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If the tendency of the music industry (as well as of audiences) is to identify a young artist with a certain area of repertoire, Danny Driver seems happy to push against it. This is the second instalment of his series of CPE Bach keyboard sonatas, but it raises an eyebrow after recital discs of York Bowen, Balakirev and Benjamin Dale.

In his 300 or so keyboard works, of which around half are sonatas, CPE Bach moved away from the dense counterpoint cultivated by his father, adopting the empfindsamer Stil (sensitive style) that favoured emotive response.

On the surface, Driver underplays the opportunities for expression and reduces the dramatic possibilities inherent in the contrasts between alternating, toccata-like (or outwardly declamatory) passages and gently lyrical ones. He clearly relishes the pomposo spirit of the first movement from the Sonata in C minor, Wq 65/31, but Christopher Hinterhuber offers more flair in his selection for Naxos.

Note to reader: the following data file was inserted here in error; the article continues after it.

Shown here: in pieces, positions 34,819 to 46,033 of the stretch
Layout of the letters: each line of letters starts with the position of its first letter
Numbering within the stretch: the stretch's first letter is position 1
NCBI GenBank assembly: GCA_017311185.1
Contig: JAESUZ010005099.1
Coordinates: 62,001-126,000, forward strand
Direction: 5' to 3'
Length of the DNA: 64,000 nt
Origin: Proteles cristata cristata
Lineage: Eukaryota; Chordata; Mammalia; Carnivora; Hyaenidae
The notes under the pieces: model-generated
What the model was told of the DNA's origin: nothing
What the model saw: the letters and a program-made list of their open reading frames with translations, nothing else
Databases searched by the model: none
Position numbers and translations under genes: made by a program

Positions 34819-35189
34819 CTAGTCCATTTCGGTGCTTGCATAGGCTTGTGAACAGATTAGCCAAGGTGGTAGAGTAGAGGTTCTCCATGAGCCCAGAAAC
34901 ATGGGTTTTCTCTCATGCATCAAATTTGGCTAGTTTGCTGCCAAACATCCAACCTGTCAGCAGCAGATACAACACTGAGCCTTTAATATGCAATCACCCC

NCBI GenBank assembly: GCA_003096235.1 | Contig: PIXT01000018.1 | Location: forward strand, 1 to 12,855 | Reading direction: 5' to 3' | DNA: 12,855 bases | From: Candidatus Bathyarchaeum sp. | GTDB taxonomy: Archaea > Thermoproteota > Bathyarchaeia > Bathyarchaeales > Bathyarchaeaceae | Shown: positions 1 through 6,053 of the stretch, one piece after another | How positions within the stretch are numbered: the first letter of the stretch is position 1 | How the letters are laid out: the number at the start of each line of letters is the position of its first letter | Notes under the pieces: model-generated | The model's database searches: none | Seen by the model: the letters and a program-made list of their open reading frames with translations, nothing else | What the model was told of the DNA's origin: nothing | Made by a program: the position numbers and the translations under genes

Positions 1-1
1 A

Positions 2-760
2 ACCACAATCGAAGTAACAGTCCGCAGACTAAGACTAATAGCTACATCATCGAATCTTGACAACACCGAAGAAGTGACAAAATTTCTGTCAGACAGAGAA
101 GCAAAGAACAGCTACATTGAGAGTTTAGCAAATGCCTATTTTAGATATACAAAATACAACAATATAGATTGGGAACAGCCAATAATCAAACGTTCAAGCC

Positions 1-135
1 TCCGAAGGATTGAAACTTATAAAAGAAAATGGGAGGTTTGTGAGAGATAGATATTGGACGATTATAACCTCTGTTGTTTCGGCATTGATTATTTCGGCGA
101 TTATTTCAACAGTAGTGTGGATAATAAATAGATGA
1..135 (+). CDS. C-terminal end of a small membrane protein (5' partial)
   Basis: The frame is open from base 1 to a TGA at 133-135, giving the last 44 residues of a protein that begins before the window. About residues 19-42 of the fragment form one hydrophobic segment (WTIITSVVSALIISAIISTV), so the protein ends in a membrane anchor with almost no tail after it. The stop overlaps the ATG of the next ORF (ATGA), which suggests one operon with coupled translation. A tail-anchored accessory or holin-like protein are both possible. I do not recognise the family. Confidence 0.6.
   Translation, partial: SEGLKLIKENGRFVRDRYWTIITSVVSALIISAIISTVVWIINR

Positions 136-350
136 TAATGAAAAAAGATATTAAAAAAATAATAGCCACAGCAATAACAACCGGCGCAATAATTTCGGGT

Despite this misgiving, Driver’s approach is impressive in many ways. Every keystroke is perfectly sprung, with fast, detached playing sounding pristine yet never clipped. The three voices in the slow movement from the Sonata in F sharp minor, Wq 52/4 are impeccably balanced, their transparency provoking a closeness of listening that creates deep engagement. The disc’s fabulous engineering brings the piano up close with an attractive liveliness.

These are not flamboyant performances, but they’re finely nuanced nevertheless. And you get the sense that, with repeated listening, the lucidity of these readings might well gather up a sense of majesty.

EDWARD BHESANIA Read the full review on Agora Classica


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